We propose to continue investigating the dosimetric effects of tissue and applicator heterogeneities in and around brachytherapy implants needed to facilitate integration of accurate prospective dose calculation into clinical brachytherapy. Even though heterogeneities, including metallic applicators, local shielding to spare normal tissue and variations in tissue composition and density, may perturb dose by as much as 50%, these effects are almost universally ignored by conventional treatment planning. Historically, brachytherapy has evolved through empirical observation of clinical outcome rather than by optimization of treatment technique to satisfy desired dosimetric constraints. However several promising developments, including image-based 3D treatment planning, high dose-rate brachytherapy and new low-energy sources for brachytherapy, aim to improve the balance between local control and complications through optimization of the dose distribution. Realization of this potential requires extensive empirical characterization of tissue heterogeneity and applicator effects as well as tools for accurate prediction of these effects both for applicator design and for planning individual treatments. Currently, both the phenomenology of heterogeneity effects and limitations of dose-measurement instrumentation, radiation-transport calculations, and dose-computation algorithms in characterizing these effects are poorly understood. Our program consists of four inter-related and dynamically interacting specific aims. First, an extensive program of dose measurement around heterogeneities near I-125, Yb-169, Ir-192 and Cs-137 is proposed.
The aim i s to validate Monte Carlo simulation as a reliable and accurate clinical dosimetry tool for predicting dose in heterogeneous geometries, designing applicators and sources to exploit these effects, and for characterizing the response and limitations of dose detectors. Secondly, Monte Carlo simulation will be used to conduct systematic parametric studies to uncover the dependence of dose-perturbation factors on composition, density, size, shape and location of heterogeneities. These results will direct design of experiments to most conclusively test Monte Carlo simulation. These studies will also define the range of phenomena and levels of complexity and accuracy that dose-computation algorithms must to support in order to predict dose with 5-7% accuracy in clinically-relevant settings. Thirdly, we propose to utilize dual-energy CT-scanning to define the composition and geometric architecture of soft tissue, bone and air-cavity heterogeneities in and around common human implant sites. This study will identify the clinically relevant aspects of these potentially complex dosimetric effects and will effectively target our proposed algorithm-development, parametric studies and dose-measurement programs. Finally, we propose to continue our highly promising work in development of heterogeneity correction algorithms for clinical treatment planning. Design endpoints include clinically-realistic levels of accuracy, execution speed and domain of applicability.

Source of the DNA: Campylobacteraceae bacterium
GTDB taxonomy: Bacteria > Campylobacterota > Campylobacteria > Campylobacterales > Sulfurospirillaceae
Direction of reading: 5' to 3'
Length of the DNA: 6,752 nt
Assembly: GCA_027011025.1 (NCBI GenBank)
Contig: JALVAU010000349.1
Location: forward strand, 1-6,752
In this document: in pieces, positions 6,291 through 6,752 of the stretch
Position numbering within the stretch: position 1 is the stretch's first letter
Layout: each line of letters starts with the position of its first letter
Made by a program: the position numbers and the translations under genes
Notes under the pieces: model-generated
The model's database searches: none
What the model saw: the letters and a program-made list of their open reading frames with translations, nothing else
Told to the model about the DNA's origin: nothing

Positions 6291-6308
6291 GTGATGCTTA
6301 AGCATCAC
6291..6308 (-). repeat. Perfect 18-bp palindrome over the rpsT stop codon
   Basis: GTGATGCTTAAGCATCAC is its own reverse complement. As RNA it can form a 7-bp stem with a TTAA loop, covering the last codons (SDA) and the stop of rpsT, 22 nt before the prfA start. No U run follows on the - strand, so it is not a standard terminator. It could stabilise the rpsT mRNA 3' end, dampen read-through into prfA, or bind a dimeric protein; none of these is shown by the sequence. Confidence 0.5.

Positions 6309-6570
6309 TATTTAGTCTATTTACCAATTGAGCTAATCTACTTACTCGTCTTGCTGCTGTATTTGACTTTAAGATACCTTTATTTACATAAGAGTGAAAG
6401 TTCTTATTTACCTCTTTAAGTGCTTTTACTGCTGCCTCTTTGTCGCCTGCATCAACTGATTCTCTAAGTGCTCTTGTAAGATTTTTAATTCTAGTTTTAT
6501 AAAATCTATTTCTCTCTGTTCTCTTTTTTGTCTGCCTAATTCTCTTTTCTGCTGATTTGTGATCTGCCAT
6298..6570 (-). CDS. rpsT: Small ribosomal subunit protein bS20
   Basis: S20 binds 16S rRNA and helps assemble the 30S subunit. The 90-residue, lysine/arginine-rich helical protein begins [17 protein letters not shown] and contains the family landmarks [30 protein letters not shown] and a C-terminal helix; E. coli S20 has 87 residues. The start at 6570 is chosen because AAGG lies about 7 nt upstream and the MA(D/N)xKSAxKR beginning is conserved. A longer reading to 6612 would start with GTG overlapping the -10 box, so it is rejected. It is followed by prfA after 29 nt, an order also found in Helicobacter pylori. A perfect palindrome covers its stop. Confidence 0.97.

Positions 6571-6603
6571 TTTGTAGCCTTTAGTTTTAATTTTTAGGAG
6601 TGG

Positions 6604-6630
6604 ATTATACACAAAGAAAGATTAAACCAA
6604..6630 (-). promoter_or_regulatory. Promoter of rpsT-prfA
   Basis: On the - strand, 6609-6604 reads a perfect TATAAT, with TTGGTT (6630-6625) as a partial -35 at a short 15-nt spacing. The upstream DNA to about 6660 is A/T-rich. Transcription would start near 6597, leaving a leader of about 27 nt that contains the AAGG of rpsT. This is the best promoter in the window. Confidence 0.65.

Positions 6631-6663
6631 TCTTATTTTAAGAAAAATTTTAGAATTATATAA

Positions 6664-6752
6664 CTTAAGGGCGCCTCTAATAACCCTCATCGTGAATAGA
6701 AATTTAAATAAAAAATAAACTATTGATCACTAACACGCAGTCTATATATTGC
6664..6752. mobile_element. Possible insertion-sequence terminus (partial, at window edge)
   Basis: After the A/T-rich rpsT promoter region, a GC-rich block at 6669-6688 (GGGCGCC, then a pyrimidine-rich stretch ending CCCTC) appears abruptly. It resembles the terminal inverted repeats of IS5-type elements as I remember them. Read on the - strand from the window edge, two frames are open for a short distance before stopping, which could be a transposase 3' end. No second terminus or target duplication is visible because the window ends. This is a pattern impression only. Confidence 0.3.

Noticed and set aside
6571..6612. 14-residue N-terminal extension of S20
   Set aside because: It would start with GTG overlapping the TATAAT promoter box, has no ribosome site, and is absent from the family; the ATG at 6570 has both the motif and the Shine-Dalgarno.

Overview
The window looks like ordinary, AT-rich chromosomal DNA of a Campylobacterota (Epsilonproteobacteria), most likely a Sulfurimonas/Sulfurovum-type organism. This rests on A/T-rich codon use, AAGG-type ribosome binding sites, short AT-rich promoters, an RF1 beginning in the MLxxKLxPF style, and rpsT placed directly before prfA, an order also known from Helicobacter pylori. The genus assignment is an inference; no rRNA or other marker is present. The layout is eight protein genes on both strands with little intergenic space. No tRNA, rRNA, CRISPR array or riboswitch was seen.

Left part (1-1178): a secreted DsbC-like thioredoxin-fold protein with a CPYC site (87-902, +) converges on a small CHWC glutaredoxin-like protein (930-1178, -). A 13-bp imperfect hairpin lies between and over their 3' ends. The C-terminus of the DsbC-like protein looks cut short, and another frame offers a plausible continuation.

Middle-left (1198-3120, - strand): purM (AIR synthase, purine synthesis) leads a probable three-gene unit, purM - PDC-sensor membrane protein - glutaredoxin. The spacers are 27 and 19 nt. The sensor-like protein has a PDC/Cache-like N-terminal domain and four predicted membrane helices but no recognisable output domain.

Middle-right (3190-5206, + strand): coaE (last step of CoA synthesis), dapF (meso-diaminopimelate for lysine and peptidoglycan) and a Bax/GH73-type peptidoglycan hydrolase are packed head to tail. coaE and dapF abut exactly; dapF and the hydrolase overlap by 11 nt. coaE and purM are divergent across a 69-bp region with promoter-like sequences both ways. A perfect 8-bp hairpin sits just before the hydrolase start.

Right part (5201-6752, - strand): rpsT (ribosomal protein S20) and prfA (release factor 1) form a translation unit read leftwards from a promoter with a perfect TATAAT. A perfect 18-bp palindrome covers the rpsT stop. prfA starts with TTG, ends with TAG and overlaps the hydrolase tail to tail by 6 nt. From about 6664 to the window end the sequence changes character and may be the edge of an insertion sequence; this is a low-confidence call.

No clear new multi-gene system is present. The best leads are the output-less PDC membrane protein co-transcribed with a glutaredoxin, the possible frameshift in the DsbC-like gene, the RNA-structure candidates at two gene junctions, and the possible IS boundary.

National Institute of Health (NIH)
National Cancer Institute (NCI)
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Radiation Study Section (RAD)
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Washington University
Schools of Medicine
Saint Louis
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Sampson, Andrew; Le, Yi; Williamson, Jeffrey F (2012) Fast patient-specific Monte Carlo brachytherapy dose calculations via the correlated sampling variance reduction technique. Med Phys 39:1058-68
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